A Simple Life, a Childlike Faith

A Simple Life, a Childlike Faith


Storm after the calm

posted by Linda G. Howard

Early Friday morning, 33 people from two states gathered for a Special Gathering choir retreat.  Special Gathering is a ministry within the mentally challenged community.  People who are developmentally disabled compose the three choirs. This is part of the outreach of Special Gathering into the community; even though, our choir program is a small portion of what we do.

Our primary purpose for the weekend was to learn the Christmas music that the three choirs will perform in their local communities but God had a different objective.  During Friday practice time, the Holy Spirit ministered to us in uniquely, pleasant ways.  Choir members who had little interest in developing their voices for praising God were sitting on the edges of their seats, responding to the music and director.  Those who love to sing and hungerly grasp all the solos were pressing other less-talented members to try to sing certain solo parts.

During one song, a quiet holiness fell as we sang.  Our rehearsal became worship.  Unexpectedly, four or five people started to cry because of the presence of the Lord.  Together, we laughed and cried as we savored a precious moment as God decided to touch an entire group of people with his love and grace.

On Saturday, we had a short rehearsal and left for a day of playing at Disney World’s Fort Wilderness.  By the afternoon, our fun was interrupted by concern for one of the members.  Late Friday afternoon she had stepped off a curve wrong and twisted her ankle.

She never fell, limped or complained.  She insisted that she was fine and in almost no pain.  We had iced it, called her supervisory staff.  We gave her over-the-counter, anti-inflammatory  medication approved by her staff.  However, by Saturday evening as we traveled home, it was apparent that she was in severe pain.

Additionally, one of our van drivers got lost going home.  We expected her to get home a bit before 10PM.  She did not arrive until 11PM.  When I got a phone call at 10:40 that she was late, I called parents to see if she had gotten stuck at one of their homes.  She had not arrived.  I got dressed; headed out to find her.  As I was pulling out of the driveway, we got a phone call that she had arrived at one of the homes.

On Sunday, the lady with the twisted ankle had to be taken to the hospital.  The doctors found that she had broken her foot.  When staff called me, she was irate that I would allow her to walk on that broken foot for two days without taking her to get medical attention.  This was the same staff person that I’d called three times to give a progress report regarding her condition.  During those conversations, she had not told me that my member had extremely brittle bones because of a new medical condition; and she takes medication for the condition.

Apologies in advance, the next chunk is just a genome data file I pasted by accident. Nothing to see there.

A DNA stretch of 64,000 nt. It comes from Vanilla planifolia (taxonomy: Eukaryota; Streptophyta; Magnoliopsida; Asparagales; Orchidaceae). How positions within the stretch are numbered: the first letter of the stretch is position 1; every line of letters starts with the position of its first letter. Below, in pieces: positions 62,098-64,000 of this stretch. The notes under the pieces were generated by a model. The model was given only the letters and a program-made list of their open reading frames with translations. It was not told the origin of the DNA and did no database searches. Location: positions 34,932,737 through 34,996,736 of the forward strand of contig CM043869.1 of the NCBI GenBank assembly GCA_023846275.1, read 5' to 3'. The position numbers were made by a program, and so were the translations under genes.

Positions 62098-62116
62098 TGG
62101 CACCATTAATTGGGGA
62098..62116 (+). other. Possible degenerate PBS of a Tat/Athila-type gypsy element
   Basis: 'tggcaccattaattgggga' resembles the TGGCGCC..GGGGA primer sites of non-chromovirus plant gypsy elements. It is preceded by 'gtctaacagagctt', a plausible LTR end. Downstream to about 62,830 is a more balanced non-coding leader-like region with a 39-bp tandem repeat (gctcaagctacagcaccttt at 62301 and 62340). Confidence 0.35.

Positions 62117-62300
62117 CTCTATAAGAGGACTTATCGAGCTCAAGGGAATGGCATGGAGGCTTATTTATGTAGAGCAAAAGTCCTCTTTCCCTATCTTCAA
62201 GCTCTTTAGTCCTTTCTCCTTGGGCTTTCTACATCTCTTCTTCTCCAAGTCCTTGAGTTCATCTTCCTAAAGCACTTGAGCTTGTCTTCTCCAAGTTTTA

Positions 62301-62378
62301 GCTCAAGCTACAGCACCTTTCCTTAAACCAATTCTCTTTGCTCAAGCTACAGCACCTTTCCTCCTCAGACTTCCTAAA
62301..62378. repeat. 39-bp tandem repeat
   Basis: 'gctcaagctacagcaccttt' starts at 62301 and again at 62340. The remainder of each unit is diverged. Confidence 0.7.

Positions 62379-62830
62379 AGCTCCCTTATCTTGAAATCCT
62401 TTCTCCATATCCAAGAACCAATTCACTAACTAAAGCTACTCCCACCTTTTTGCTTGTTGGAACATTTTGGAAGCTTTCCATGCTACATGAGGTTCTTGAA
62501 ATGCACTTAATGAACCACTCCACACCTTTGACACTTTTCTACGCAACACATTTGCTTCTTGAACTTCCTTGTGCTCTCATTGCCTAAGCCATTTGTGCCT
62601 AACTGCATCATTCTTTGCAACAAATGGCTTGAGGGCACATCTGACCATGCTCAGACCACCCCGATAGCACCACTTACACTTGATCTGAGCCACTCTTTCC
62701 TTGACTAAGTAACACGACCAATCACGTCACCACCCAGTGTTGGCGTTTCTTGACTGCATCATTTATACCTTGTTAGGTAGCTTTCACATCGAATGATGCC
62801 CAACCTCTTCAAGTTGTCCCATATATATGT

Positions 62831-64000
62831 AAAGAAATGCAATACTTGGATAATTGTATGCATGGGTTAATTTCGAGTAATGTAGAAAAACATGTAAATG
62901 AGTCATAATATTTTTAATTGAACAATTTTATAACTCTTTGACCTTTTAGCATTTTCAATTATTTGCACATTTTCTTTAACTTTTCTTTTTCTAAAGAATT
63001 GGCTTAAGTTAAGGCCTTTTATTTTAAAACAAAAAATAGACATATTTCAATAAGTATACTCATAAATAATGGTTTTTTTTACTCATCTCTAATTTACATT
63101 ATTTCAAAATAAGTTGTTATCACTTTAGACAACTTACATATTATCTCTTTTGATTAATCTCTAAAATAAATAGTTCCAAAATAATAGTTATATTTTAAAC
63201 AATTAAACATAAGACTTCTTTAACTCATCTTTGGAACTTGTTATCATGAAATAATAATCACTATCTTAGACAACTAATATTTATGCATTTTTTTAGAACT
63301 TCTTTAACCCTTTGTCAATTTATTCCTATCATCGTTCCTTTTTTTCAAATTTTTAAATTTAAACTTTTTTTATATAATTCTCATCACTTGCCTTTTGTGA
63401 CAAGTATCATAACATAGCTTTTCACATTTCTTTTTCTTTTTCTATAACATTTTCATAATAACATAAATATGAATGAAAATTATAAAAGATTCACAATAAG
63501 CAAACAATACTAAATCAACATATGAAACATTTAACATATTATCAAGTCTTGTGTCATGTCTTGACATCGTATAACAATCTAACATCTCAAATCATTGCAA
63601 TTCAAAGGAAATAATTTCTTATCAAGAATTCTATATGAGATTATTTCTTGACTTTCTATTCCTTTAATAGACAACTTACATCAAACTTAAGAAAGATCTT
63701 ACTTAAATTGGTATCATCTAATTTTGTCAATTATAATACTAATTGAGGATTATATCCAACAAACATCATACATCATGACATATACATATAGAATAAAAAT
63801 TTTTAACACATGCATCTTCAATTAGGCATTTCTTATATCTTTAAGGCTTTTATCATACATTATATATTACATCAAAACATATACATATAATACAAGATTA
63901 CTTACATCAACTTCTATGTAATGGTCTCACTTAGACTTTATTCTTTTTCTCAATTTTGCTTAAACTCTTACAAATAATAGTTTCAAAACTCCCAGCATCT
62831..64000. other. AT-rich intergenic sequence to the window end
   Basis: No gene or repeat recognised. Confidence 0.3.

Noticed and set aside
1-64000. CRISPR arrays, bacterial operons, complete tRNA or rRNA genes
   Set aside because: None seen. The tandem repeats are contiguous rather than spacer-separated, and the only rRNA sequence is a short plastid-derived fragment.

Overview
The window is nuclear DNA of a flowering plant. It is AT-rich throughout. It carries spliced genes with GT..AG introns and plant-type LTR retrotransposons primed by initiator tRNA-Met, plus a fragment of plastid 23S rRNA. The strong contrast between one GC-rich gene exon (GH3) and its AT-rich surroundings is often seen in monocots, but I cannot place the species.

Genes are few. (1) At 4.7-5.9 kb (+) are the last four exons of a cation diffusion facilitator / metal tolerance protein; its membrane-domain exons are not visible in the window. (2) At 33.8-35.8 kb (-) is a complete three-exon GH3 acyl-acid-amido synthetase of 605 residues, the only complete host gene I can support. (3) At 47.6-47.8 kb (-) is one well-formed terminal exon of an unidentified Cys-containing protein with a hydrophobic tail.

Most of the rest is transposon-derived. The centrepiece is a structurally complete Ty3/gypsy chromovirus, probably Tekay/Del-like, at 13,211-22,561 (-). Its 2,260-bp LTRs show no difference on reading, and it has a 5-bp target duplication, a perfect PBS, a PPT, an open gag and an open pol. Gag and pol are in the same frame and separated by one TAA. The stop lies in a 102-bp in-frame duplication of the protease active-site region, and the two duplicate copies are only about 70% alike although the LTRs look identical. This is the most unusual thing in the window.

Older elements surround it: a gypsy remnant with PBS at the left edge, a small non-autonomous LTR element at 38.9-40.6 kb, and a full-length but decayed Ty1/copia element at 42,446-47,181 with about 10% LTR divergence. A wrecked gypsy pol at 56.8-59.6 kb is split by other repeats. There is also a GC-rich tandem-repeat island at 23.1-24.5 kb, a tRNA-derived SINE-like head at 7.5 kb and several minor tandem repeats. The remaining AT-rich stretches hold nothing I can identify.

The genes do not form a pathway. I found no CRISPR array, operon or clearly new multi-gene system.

Additionally, when I returned home, languishing among my junk mail was a letter from the IRS.   I am being audited by the IRS for the last three years.  The audit is expected to take at least four hours.  The last time I was audited, even though I had receipts and written proof for all my deductions, the auditor refused to look at them and she would not allow the deductions because the audit was taking too much of her time.  It had cost us over a thousand dollars.

As a commissioned minister, I am self-employed.  I save every receipt and form.  I also prepare my own taxes, using Turbo-tax.  Instructions from the IRS on how to prepare for this audit is a five page letter and represents a monumental task.

In contrast, on Sunday morning, a combined choir sang at a large local church.  They were anointed and ministered the Lord in a marvelous way.  As they sang, I sat aside my concerns for my member’s broken foot and the IRS and how the driver got lost.  Quietly, the Lord reminded me of the reassuring calmness that always proceeds severe storms.

I was raised in Charleston, SC.  Hurricanes were an annual event during my childhood.  The 1950’s marked the lowcountry cities with the scars of wild wind and furious rain.  However, after the weather forecast told us about the approaching storm, the neighborhood children would gather on our front walkway. Squatting on the hard, cool concrete, we marveled at the peace and stillness.  While our parents frantically prepared our homes, we would sit quietly, experiencing the calm.

As interesting as the storms were, it was the calm that followed and proceeded each storm that captured my young imagination.  Yesterday, the Lord reminded me of the calm that always attends an approaching storm.  “You would be wise to not let the fury of the storm destroy the peace you feel before and after you are attacked by the enemy of your soul.”

How often I’ve been so caught up by the storm that I lose my perspective of a life lived in Christ.  Joy and triumphant singing go before us each step of the way.  Goodness and mercy follow us all the days of our lives.  We are wrapped with peace in the middle of the storm.  Yet, I sit in the rocking chair of our soul and rehearse every moment of the last storm.  I recount in my mind the wind and the rain.  I speak to myself about the damage and the despair.

Yep, it appears that another storm period has invaded my life.  But quietly God is saying, “This too shall pass.”  In the meantime, God has touched a small group of mentally challenged folks and used them for his glory.  Does life get much better than that?  I don’t think so.



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